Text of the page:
With two states passing all-offender ignition interlock laws this year, two-thirds now require interlocks for all drunk driving offenders. New Jersey and Kentucky are states number 33 and 34 in the campaign to require IIDs for all drunk driving offenders.
So far this year, 13 states have passed legislation to improve their interlock law, and a few states are still in session, which means we could see new legislation pass yet this year.
New Jersey had been trying to pass an all-offender law in the state for many years. In 2016, the legislature delivered such a bill to Governor Chris Christie’s desk, yet, in a move that never has happened before or since, he vetoed that bill. It took the election of a new governor to finally get it done.
Kentucky’s history on the all-offender effort is much shorter, as the state enacted its first interlock law only five years ago. In 2019, a large group of stakeholders, including Kentucky’s famous whiskey distillers, came together to draft and pass an all-offender bill that will save many lives and make Kentucky’s roads safer for everyone.
Texas, which enacted its all-offender law in 2015, strengthened its law even further by passing a deferred adjudication bill. Under this latest law, first-time offenders who enter the deferred adjudication program and successfully complete their interlock period will be able to avoid a conviction for their first offense. If the person is arrested for a second offense, however, the suspension will still count, and they will be treated as a repeat offender.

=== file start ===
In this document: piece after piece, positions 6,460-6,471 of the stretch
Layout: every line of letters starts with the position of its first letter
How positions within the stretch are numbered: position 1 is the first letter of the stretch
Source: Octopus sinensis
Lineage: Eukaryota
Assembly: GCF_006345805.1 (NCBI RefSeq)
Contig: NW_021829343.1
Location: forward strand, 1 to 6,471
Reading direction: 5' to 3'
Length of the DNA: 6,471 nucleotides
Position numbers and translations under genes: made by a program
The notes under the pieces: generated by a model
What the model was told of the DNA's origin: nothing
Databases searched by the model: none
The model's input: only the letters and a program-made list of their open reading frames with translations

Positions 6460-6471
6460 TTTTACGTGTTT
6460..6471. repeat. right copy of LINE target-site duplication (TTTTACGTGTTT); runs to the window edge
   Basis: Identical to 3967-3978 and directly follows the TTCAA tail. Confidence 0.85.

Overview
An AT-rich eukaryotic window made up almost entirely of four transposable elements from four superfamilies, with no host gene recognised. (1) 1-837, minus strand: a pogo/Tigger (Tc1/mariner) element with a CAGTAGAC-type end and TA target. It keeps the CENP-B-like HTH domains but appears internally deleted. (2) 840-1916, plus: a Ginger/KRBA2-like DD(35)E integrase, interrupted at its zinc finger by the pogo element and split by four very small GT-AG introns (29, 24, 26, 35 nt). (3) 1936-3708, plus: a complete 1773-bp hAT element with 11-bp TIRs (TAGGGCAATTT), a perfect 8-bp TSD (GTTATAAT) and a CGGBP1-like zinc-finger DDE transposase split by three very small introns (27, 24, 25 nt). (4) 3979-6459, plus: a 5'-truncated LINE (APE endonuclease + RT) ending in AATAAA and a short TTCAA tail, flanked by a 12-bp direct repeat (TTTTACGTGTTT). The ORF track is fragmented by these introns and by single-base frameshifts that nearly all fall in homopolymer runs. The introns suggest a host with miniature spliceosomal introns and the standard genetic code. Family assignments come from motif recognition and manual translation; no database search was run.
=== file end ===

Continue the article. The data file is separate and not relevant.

This program is a big win for everyone. If a person truly mends their ways and proves it by completing the interlock program without a violation, they will not have a criminal conviction on their record. This law is expected to greatly increase the interlock program numbers for those people looking for a second chance.
Unfortunately, not all news was good during this year’s legislative season. Massachusetts, in spite of six bills that contained all-offender ignition interlock language in them — including Governor Baker’s Traffic Safety Initiative, failed to send a bill to the governor’s desk. This marks 10 straight years that lawmakers have refused to correct the nation’s weakest interlock law.
Another disappointing outcome was that Washington did not pass what some experts consider to be the missing piece in one of the strongest, if not the strongest, interlock laws in the country.
Washington has a relatively short look-back period of five years, and the legislature was about to change it 10 years when an unfortunate situation doomed the effort. The bill hit the Senate floor just after Washington had passed its state budget, and lengthening the look-back period had fiscal impact. Because the budget had already been passed, there was no way to increase funding for the Department of Corrections to cover this change in the existing budget and the House refused to move it.
The good news is funding was the only issue, as the bill overwhelming passed in both committee hearings and on the floor of the Senate, and it should be fast-tracked for passage in 2020.
Stay tuned for futher changes as the six states that have year-round legislatures continue their grind toward December.